Discussion in 'Networking, Telephony & Internet' started by Asgaldh, Nov 20, 2008.
Case dismissed, in favour of iiNet.
What now? The Government has already organised multiple secret negotiations between ISPs and AFACT in an attempt to get a resolution. But there is still no users represented directly and we have to rely on ISPs to represent us, even though they too are all associated with content production (Telstra has music and Foxtel partnership, Optus has Foxtel partnership, iiNet has their own digital TV distribution).
That's the next step. Blocking copyright companies from making ISPs become internet police is a major blow as is as it has prevented a nasty precedence. A related precedence is BREIN making the dutch court order the dutch pirate party to take down their proxy to TPB, but BREIN then took a step further to outstretch what the court had permitted, so they're due to be put back in their place.
Very good news for all internet users in Australia. It is still yet to be seen what the Federal Government's copyright reforms will lead to - but this is a good thing for internet freedom and preventing the blocking of legitimate technologies that just happen to get used illegitimately.
And now we wait for the film company for their attempts at hacking iinet instead lol
Optus has a foxtel partnership?
heh....I had a sly grin on my face when I read that one today : )
I am not wholly convinced iinet did it for internet users, I think that they did it to force big contents hand to provide them with an on-ramp for content deployment and get themselves leverage over helstra and uptarse pay tv offerings
the film industry needs to change its business model to make use of the internet instead wasting money on law suits!
Unfortunately that means most of the silly fuckwits who file these lawsuits would be out of a job.
This is what they fear. How many times have you heard of a *director* suing about their films? It's the distributors.
Same goes for music, games, and soon, books.
and some of us are just lapping it up!
Great job iiNet. Good on yas.
Interesting read though.
"Illegal downloading 'more like trespass than theft'"
Page not found
What really shits me about this sort of mentality is that it's all based on old-school greed. We have the technology to make piracy work FOR the studios (embedded advertising, product placement, link-backs, micro-transactions, other things that nobody has thought of yet) and yet no-one is willing to let go of their old-school thinking and practices in order to embrace a fundamentally different paradigm.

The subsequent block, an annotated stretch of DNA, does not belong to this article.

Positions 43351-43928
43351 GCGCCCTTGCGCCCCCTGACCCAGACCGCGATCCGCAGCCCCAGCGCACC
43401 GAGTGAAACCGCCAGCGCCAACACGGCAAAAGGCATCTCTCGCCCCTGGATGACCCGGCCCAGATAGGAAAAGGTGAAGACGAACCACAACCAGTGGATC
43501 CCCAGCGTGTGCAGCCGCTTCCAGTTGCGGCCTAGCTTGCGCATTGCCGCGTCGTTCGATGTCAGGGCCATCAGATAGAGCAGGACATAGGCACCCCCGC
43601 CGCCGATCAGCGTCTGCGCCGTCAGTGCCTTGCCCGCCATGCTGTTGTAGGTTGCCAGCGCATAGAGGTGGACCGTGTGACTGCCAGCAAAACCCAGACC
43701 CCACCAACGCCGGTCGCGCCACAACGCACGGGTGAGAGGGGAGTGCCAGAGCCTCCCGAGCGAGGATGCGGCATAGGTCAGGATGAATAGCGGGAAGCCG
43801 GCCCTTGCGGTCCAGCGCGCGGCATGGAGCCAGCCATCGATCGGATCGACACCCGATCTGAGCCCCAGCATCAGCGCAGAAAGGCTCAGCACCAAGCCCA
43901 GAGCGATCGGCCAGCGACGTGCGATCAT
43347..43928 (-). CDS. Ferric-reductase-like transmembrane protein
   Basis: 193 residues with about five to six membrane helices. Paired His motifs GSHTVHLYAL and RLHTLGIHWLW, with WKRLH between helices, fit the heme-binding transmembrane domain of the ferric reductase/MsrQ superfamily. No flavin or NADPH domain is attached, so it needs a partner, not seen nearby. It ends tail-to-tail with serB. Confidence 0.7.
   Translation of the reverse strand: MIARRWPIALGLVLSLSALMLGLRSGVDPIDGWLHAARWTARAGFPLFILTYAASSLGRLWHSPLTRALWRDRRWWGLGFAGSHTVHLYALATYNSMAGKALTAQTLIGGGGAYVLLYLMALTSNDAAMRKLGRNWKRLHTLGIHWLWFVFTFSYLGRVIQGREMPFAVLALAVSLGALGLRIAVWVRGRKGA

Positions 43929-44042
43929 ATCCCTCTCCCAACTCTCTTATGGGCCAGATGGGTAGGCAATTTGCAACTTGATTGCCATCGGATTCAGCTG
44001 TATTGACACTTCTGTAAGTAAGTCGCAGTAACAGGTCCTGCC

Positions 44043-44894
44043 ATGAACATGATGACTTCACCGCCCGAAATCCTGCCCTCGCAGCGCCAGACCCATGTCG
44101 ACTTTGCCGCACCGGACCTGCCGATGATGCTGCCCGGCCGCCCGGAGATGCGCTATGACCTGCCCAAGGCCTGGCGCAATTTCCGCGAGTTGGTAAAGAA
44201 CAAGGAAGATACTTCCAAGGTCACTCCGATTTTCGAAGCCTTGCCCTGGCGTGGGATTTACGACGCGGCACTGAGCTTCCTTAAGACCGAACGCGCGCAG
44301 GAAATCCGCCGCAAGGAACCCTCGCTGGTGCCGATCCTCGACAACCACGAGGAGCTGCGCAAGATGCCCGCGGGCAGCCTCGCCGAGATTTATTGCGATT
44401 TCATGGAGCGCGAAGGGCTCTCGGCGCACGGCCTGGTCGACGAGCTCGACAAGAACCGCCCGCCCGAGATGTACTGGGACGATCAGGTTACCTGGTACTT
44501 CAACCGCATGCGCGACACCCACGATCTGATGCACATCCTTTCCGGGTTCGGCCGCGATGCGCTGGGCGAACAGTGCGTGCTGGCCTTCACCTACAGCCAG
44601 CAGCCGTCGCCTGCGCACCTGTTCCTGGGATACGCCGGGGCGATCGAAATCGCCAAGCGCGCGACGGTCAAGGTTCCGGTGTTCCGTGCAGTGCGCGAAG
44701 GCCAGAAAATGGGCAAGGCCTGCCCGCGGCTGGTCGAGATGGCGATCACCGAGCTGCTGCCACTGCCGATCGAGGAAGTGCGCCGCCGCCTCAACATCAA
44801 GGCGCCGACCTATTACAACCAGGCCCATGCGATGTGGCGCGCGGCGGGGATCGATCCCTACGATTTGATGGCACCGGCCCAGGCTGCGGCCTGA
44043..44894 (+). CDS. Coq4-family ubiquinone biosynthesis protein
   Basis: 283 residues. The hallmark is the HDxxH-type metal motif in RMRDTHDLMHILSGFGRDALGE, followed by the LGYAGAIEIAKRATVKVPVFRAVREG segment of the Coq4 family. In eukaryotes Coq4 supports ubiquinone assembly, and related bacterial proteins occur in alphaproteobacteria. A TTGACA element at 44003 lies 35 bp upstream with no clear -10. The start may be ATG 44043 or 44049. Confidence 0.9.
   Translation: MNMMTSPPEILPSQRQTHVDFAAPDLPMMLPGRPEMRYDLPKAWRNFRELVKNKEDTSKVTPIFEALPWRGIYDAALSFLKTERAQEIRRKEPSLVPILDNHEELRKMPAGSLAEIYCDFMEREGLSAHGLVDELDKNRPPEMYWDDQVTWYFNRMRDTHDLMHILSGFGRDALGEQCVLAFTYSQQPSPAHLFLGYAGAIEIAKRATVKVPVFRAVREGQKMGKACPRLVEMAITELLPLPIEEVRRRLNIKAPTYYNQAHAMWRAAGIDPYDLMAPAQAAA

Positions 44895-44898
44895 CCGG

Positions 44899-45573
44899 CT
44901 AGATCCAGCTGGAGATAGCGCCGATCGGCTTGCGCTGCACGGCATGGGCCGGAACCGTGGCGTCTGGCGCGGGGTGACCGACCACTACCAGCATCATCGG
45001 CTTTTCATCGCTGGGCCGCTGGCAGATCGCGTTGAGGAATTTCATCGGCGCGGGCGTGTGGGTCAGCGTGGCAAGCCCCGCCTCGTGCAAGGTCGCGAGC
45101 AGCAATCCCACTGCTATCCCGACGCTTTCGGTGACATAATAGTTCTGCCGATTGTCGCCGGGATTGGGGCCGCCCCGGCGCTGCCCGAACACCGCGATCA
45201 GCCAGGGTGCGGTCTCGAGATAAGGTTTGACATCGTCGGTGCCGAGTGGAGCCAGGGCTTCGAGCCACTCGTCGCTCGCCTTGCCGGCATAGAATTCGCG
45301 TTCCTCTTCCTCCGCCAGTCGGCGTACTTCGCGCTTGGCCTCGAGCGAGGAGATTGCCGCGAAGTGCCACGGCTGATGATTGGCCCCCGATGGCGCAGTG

So instead of investing money to adapt to a new climate, they throw money at trying to force everyone around them to maintain the status-quo. What makes it so retarded is that it works against them and just helps justify people's piracy.
I owned and operated a DVD rental business and I can tell you flat-out that people do NOT consider it theft. I had so many of my customers tell me that they pirated and the only reason they came to me was because I was cheap and sometimes good copies were hard to find. Everyone from old grannies to 'upstanding' mums and dads. Where I work now I constantly hear about how people download things, TV series especially, because nobody thinks it's a 'bad' thing.
The big media corporations need to realise that they can't win this fight. Instead they need to embrace it and utilise it to their advantage. Imagine a movie where there was embedded advertising and product placement where the film-company got more money the more the film was downloaded. If the movie was provided on fast servers that anyone could download from for free, who would bother pirating?
Even without embedded advertising, perhaps even just a small transaction to stream the movie in high quality on demand.
Going to the movies nowadays is getting prohibitively expensive. $15-20 per ticket, add in whatever else over priced snacks you might buy and you'll be lucky to get away with ~$40/pp for a movie. We've almost all got high quality home equipment these days and there's this bleeding opportunity to just allow it into the home for a nominal price. A few bucks no one ever sneezes at. Take Fruit Ninja - $0.99 for a game and it's downloaded hundreds of millions of times. A few bucks for a movie would have the same result.
Compare the differences also between pirating to "legit-ing". How many anti-pirate and "coming soon!" advertisements have to be trawled through before you can actually get to the movie? FFS we have the BD/DVD! We've put money into it already, why do you have to try and ram it down our throats?
Then of course there's the concept of "IP". In the fashion industry, there's no such thing as IP. You can knock it off easily and happily without fear of retribution - just don't knock off the logos and you're home and hosed. Same goes for the car industry. 4 wheels cannot be patented. Tech within it may but good design flows through to all cars eventually.
Ive noticed the price for tickets is going down, v-max for example is 10 bucks per ticket, regardless of the movie or the time of day etc, thats pretty acceptable to me for a cinema ticket.
Yeah, for sure. I don't claim to have all the answers, only to state that the big media corporations need to start thinking outside the box instead of trying to jam everyone back into it.
And you're totally right. The biggest thing that stops me from using my Sony Bravia's streaming service is the price. $7 for a "HD" (their version of HD being 720p or even 576p) just to rent a movie for a night. Yeah... no.
Where the hell are you getting V-Max tickets for $10, any night? The Village website still charges $18.50.